Just having to enter a credit card number and real information about yourself really is enough to provide a significant level of relief to the administrators of the game in comparison to games where you don’t have to. I realize that the REAL problem players will get around this, but at least in this case you have some sort of actual legal recourse. Not that the FBI is incredibly interested in tracking down stolen credit cards and such, but something is always better than absolutely nothing.

    I totally agree with the point on the attitude of Western gamers toward RMT, though. I find myself falling into the same category. But any time I really think about it, I can only justify the attitude in the event I were to condone very hardcore, very grindy MMOs. And I don’t.

  2. Mavis says:

    I was thinking about a system for helping casual players – when I realised that due to the fact that the game was going to be micro transactions it was just going to be abbused totally…… So I’m with Azaroth.

    Where would you put donation supported games?

  3. There’s a lot of buzz about it (especially in Dana Massey’s article), but meh. Like I always say, there’s a lot of room for lots of different models in the market.

    I, for one, don’t mind paying subs and will continue to pay subs for as long as games I want to play have subscription payment plans. Will I play RMT games too? Sure. But that doesn’t mean I have to be exclusive.

  4. Spitfire says:

    After playing Shot-Online (RMT), WWIIOnline (sub) and Galaxies (sub), I have to say that it almost seems that the payment model has a large impact on the gameplay model. It’s difficult to imagine a “deep” MMO built on the RMT model, because the RMT model is based on the idea of getting someone hooked on the free content long enough to get them to pay some real money to be a small fraction better at the game.

    This is a horrible generalization and anecdotal, but my experience has been that the RMTs have been shallow games that I play for a month, two tops, and pay maybe $30-60 into, and the subscription models I wind up playing for a year if I’m hooked and pay around $140 (for the year).

    Short term, month to month, the RMT got more money, but long term, the MMO made more. I haven’t seen an RMT yet whose model had longevity and a long term hook (for me, anyway), yet.

  5. The problem is that your free players aren’t worthless. I think a properly designed game from Western developers exchanges money for time. This means that while your “big spenders” have a lot of cash, your free players have a lot of time. This time can be used to establish a strong social fabric in the game, for example.

    I think Spitfire’s problem is that most of the graphical “item sales” games are not made by Western developers. There’s a very different focus in non-Western games. For example, I’ve yet to find any of the Asian games that seems to facilitate the social fabric we have in the U.S. Part of this might be explained by the different Asian conventions for games (the focus on internet cafes and a pictograph language means that you don’t need much chat space, for example). I do agree that having a free-to-signup game can also cause problems. I think charging a small fee to set up an account isn’t too outrageous, after all, people do it for single-player games and Guild Wars. This would create a barrier to entry to keep out the “riff raff”, including cheaters who have banned accounts.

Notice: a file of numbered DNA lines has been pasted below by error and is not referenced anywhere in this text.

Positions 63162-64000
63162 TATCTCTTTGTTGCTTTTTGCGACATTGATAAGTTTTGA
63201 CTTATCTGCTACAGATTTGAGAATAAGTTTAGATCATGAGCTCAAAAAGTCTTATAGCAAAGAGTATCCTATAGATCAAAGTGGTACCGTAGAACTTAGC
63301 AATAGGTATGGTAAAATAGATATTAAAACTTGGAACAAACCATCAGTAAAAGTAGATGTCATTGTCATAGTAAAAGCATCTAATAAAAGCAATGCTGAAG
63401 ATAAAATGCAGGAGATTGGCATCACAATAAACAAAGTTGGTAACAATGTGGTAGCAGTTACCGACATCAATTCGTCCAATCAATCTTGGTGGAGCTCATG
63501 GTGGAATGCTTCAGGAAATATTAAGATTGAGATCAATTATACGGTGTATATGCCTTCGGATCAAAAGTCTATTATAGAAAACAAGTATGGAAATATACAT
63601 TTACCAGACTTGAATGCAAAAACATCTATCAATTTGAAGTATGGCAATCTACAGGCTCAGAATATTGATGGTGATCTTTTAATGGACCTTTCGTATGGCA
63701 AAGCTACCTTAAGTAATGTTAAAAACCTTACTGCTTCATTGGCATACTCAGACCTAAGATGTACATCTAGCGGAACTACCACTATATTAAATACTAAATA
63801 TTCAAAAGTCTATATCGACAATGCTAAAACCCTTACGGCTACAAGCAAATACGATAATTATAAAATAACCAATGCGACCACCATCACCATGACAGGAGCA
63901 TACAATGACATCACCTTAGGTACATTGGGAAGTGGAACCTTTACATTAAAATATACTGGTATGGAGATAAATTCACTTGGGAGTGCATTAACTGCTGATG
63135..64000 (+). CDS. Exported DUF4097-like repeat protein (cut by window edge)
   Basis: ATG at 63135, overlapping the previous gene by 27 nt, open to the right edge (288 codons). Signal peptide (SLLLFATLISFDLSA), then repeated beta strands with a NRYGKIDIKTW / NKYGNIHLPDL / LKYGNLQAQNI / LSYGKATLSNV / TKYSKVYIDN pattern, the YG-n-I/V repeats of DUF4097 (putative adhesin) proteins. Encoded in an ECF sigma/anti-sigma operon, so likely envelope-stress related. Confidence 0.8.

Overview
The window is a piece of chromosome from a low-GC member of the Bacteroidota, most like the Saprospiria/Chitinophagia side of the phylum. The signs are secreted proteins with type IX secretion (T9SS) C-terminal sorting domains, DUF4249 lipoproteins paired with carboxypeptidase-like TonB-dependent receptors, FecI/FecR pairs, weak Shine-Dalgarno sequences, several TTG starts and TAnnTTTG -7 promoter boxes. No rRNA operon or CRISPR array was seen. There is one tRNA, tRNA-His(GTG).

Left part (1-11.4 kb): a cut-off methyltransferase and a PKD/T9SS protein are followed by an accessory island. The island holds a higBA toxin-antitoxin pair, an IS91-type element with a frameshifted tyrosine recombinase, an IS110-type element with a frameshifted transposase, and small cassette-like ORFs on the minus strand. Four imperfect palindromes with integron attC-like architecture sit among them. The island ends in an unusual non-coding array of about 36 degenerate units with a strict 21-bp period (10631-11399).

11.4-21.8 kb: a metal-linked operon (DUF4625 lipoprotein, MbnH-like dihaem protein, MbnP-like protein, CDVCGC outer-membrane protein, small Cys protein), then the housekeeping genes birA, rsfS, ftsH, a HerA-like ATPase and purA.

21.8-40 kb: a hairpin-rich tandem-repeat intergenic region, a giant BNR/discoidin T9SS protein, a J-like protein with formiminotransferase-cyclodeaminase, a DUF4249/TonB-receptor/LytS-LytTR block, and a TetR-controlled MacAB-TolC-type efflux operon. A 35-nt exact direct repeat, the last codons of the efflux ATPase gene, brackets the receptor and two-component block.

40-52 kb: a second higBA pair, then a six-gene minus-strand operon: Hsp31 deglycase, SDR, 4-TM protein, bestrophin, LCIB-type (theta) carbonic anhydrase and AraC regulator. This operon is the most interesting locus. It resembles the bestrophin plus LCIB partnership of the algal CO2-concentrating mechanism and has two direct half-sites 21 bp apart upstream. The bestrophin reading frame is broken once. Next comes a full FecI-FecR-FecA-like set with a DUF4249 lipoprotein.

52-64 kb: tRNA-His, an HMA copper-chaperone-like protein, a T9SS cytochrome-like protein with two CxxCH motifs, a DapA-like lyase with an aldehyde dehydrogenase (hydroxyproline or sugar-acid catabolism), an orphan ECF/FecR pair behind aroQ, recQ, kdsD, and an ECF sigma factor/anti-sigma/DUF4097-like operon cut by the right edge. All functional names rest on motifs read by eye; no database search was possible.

So, I’d still really like to see a Western developer do a smart item sales game. I think it would work if done right. But, part of me worries this is like those people who want “PvP done right”.

    Mavis wrote:
    Where would you put donation supported games?

    In bankruptcy court? Seriously, most people don’t give money if they don’t have to. We did donations for Meridian 59 before we relaunched it in 2002. We got about $500. It helped us out a bit, but given the number of fans it wasn’t really very much. We made about the same amount of money in a few days of charging subscriptions that we made in all the months we told people we’d take donations.

  6. Azaroth says:

    Well, we did donations on IPY. Sometimes we covered our costs, sometimes we didn’t. There was certainly no profit to be made, and our playerbase was totally unprecedented for what we were doing. It’d definitely still be running if I were charging a subscription or had decided I wanted to sell items.

    So there’s definitely no profit to be made taking donations, if that’s what you’re wondering. If it’s not, one wonders why you’d even consider running an online game for free. As someone with experience doing just that, I wouldn’t just recommend against it – I’d fly to your house and smack you across the face.

    Plus, there’s the whole thing about people not enjoying when you take donations as profit.

    So I’d say that it’d be best if you left the whole donations thing up to the professionals. The risk of a lynching is never a good thing, either. And when you’re running an online game and a certain segment of the population will always need some angle at which to attack you, trust me, if you’re accepting donations, they’ll scream until they’re blue in the face about how you’re stealing tens of thousands of dollars every month and how the entire thing is a giant scam.

    Brian: